While Rodney Atkins did not write his current single, 'He's Mine,' he jokes that he has lived it by raising his son, Elijah, who is three years shy of entering into his teens.

"The song is one I heard years ago when we were doing the 'Going Through Hell' album, and I loved the song," Atkins tells Taste of Country. "This is a tune that when I heard it, I held onto it and kept listening to it. I had the guitar lick from the beginning of the song in my head. I just love the song, and I love telling the story."

"There have been so many father-daughter songs," he continues, referencing one of his own -- his 2007 No. 1 hit, 'Cleaning This Gun (Come On in Boy).' "That song said it in a completely different way about a very different way. ['He's Mine'] seems like it's dark from the front of it, and I love the language. The way I grew up, I could see that happen ... old man knocking on my front door, had him by the collar.... just kind of accusatory. I've been there and I can see that picture in my head. I think it's very real and it says it in a different way."

When Atkins finished his latest album, he never thought that 'He's Mine' would have the kind of impact that it has had, from fans to peers within the country music industry. "It was a song that a lot of folks were asking for," says Atkins. "I've seen that reaction live, and I really believe in the song and what it says. It has got a different edge. 'Take a Back Road' had a different kind of sound to it. These songs are deeper than what's just on the surface, though. 'Take a Back Road' can be just an ear candy ditty. If you want to hear it that way, that's fine. If it makes you want to crank it up and jam out to the guitar riffs and the triple kick patterns and edgy rhymes, that's fine. But the song really does transport you somewhere."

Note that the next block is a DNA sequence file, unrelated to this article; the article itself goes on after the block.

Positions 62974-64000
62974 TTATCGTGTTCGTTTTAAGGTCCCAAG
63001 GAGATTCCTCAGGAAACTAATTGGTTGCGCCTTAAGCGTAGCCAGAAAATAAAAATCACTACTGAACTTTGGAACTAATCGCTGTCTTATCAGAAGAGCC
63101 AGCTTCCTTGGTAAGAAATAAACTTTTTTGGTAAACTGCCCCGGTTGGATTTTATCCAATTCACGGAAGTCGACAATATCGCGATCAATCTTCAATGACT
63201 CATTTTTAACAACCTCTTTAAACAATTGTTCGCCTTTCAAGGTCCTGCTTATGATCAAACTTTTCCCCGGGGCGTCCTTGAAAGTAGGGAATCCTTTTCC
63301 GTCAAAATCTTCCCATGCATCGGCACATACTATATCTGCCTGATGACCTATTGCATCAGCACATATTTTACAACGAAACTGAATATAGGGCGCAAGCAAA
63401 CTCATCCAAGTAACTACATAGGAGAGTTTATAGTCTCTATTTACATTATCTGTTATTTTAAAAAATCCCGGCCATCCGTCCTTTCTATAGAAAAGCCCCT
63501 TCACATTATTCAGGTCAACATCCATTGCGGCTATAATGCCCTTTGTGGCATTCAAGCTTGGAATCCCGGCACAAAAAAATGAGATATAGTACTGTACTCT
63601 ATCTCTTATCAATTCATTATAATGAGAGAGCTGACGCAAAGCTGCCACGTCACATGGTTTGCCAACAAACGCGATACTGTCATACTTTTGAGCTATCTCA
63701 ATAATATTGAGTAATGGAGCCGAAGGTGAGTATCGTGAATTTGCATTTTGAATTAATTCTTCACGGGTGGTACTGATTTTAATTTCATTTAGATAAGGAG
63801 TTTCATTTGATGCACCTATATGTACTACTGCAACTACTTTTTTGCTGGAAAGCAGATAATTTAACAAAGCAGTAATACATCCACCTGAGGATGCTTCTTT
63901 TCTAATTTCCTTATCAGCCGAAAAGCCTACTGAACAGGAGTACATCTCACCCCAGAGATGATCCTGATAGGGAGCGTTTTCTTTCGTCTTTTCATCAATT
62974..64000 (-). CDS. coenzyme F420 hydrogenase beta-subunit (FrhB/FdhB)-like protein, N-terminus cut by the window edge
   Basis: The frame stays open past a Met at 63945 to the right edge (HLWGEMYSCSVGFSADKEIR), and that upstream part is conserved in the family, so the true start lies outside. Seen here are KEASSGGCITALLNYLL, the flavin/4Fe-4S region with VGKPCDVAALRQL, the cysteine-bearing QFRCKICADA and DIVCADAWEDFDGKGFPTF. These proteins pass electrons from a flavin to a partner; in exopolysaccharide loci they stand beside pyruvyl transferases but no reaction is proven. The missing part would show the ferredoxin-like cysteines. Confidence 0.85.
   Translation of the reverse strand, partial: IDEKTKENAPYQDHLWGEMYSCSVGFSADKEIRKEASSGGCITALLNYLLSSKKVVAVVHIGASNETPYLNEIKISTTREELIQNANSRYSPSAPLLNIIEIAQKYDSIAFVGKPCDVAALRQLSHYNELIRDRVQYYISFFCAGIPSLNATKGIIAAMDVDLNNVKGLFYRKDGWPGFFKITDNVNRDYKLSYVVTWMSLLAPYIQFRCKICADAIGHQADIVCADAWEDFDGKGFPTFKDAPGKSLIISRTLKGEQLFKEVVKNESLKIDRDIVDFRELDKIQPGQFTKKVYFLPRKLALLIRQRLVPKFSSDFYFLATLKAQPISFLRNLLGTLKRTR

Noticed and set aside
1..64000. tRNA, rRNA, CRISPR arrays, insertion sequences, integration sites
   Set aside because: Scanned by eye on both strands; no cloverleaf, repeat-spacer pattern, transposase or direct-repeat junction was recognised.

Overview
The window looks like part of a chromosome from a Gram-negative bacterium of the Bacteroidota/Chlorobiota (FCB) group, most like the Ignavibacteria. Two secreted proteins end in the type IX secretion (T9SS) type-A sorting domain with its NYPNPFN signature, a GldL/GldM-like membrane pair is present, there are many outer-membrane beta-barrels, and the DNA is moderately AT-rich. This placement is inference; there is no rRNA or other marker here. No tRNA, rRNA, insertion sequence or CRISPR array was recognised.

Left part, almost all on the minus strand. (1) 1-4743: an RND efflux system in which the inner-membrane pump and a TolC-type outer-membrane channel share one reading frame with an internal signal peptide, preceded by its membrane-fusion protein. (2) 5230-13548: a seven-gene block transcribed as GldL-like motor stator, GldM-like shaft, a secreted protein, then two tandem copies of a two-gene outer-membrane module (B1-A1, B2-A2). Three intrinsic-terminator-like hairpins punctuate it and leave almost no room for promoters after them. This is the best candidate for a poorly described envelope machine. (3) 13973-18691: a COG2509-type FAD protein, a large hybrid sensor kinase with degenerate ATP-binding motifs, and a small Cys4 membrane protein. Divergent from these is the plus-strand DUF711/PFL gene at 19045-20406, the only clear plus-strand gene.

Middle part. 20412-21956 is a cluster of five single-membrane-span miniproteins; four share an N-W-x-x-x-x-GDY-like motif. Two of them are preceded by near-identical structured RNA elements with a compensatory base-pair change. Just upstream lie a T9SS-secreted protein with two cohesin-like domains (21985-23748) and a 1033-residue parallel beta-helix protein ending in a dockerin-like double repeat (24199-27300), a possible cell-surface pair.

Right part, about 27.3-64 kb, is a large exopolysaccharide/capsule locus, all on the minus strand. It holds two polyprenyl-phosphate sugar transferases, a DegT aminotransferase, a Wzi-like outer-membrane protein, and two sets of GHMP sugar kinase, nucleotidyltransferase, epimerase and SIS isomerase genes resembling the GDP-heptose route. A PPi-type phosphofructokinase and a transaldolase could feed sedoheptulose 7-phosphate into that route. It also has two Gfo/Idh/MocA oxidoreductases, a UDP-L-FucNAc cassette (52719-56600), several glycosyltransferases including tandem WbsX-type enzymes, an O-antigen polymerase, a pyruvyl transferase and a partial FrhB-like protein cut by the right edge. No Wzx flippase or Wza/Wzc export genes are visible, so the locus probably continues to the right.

Fans began connecting with Atkins on a deeper level with his 'Going Through Hell' album, and the emails continue filtering in after the two releases from his latest album, 'Take a Back Road.' "I'll get emails about people going through their chemo treatment and wanting to crank up 'Take a Back Road' because it takes them somewhere," Atkins says with a smile. "'He's Mine' does that, too. It hits me that way. It's about being proud. One lady said she had a 2-year-old taking ballet. She finally had a recital, so after taking her little girl to ballet practice or whatever you call it over and over, the first recital, her little daughter walks out there and just pulls her skirt up over head. She said she had tears in her eyes, smiling, thinking about that song 'He's Mine.'"

"It's funny, too," continues the singer. "The critical things I've heard about this song is that it seems like it should have gone on ... that there was a lot left unsaid. At the end of the song, they wish it would have gone on. My answer to anybody that says that about any song is that it works. That's kind of the purpose of the song, is that it tells some stories about different situations, but you're still proud and you still love your kid unconditionally. I love the song. I love what it says ... the grit of it. You know in 'These Are My People,' my favorite line in it is "It ain't' always pretty, but it's real." That's the goal of this song and of the whole album."

And for some country music buffs, 'He's Mine' may sound familiar. "It got cut by Billy Ray Cyrus," Atkins reveals. "It was on one of his albums. Their cut was great. It was pretty much exactly like the demo. We cut it, probably, 10 beats per minute faster. You want songs that have a certain amount of energy. I heard it one way, and that's how songs are. Some people hear it one way and some people hear it a different way. If you hear the song and you love it, and when you're in there as a producer working on it and singing on it, that's when you can tell if it's going to stay around a while. It's a different way. I don't think you're going to hear that song that way anywhere else."